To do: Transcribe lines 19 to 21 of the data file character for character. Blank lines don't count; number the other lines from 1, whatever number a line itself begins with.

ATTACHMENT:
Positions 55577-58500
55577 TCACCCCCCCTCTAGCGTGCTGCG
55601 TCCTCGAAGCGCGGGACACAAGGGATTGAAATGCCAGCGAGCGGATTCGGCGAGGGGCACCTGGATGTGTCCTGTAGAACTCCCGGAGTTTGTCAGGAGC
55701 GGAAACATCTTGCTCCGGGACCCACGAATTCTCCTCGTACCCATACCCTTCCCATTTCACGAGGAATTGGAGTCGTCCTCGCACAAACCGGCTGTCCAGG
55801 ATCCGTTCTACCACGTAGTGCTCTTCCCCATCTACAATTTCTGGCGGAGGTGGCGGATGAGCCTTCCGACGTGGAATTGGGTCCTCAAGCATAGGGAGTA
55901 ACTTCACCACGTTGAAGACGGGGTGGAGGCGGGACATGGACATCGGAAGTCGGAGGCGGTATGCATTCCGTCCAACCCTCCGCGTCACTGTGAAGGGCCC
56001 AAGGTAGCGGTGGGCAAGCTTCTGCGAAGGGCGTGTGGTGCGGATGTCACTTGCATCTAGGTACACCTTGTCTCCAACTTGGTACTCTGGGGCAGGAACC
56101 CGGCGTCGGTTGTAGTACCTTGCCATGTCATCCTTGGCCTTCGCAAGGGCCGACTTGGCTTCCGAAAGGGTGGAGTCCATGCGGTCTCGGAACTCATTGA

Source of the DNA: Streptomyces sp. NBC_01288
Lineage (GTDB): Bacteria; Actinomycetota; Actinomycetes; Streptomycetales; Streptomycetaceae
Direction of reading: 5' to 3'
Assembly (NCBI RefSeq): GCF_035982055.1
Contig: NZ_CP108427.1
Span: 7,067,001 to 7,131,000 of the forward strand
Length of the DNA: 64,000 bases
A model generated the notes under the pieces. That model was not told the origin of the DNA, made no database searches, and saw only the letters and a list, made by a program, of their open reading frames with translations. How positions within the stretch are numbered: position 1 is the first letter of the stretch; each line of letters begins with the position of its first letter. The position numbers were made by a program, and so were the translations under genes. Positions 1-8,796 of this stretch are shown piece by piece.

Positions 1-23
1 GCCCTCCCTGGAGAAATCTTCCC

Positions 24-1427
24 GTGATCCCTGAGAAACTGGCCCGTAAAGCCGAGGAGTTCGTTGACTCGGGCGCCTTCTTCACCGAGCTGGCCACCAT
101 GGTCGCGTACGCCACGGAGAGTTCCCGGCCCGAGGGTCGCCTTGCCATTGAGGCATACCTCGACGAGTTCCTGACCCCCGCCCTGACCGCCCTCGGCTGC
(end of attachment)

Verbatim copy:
Positions 24-1427
24 GTGATCCCTGAGAAACTGGCCCGTAAAGCCGAGGAGTTCGTTGACTCGGGCGCCTTCTTCACCGAGCTGGCCACCAT
101 GGTCGCGTACGCCACGGAGAGTTCCCGGCCCGAGGGTCGCCTTGCCATTGAGGCATACCTCGACGAGTTCCTGACCCCCGCCCTGACCGCCCTCGGCTGC